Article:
QMU moved up 49 places overall in the 2014 REF, taking it to 80th place in The Times’ rankings for research excellence in the UK. The Framework scored 58% of Queen Margaret’s research as either world-leading or internationally excellent, especially in relation to Speech and Language Sciences, where the University is ranked 2nd in the UK.

In terms of its international appeal, one in five of Queen Margaret’s students now comes from outside the EU, and it is also expanding its overseas programme offer, which already sees courses delivered in Greece, India, Nepal, Saudi Arabia and Singapore.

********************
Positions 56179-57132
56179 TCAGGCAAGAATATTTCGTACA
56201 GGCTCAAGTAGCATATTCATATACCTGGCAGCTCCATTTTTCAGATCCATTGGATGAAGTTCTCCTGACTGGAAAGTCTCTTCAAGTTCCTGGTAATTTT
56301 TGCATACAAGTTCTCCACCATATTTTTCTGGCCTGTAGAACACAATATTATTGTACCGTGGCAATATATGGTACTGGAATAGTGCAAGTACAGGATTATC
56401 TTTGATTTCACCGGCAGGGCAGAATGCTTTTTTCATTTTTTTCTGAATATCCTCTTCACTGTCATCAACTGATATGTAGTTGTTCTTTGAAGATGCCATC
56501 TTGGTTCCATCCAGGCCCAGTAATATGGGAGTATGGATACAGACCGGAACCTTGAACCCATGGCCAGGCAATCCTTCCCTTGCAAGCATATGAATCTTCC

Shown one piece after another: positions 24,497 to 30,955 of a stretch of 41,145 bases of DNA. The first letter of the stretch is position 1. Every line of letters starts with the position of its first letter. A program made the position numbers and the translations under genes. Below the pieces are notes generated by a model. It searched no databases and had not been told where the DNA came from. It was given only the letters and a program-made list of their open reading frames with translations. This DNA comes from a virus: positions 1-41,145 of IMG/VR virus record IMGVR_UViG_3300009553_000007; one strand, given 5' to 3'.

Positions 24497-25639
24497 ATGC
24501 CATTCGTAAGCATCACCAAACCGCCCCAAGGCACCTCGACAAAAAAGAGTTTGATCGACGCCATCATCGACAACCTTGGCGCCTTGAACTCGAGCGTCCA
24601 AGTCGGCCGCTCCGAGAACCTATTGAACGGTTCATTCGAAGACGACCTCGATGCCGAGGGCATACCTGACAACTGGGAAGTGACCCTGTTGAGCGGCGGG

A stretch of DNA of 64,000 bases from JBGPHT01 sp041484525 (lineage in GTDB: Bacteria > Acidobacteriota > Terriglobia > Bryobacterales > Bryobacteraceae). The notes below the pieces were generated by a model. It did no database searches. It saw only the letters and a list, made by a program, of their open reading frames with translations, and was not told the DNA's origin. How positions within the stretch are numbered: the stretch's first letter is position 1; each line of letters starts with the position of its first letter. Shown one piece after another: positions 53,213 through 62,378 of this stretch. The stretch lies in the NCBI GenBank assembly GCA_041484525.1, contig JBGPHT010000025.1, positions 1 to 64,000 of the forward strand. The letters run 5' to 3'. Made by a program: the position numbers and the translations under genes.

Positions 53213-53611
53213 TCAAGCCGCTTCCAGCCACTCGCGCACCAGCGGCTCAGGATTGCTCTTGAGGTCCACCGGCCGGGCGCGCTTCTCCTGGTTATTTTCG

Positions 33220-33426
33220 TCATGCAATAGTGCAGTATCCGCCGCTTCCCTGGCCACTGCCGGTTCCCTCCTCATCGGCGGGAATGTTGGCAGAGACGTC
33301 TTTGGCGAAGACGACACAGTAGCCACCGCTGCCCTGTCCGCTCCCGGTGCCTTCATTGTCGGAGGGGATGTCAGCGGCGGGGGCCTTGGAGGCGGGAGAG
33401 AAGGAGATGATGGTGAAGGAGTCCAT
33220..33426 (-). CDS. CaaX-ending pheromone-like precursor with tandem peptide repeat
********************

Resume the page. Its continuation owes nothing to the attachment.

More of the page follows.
With 820 years of collective academic excellence to export to the world, Edinburgh enjoys a truly privileged position in the evolving story of academic globalisation and the commercialisation of world-class research and innovation. If he were still around today, Senator Moynihan would no doubt agree – a world-class city indeed.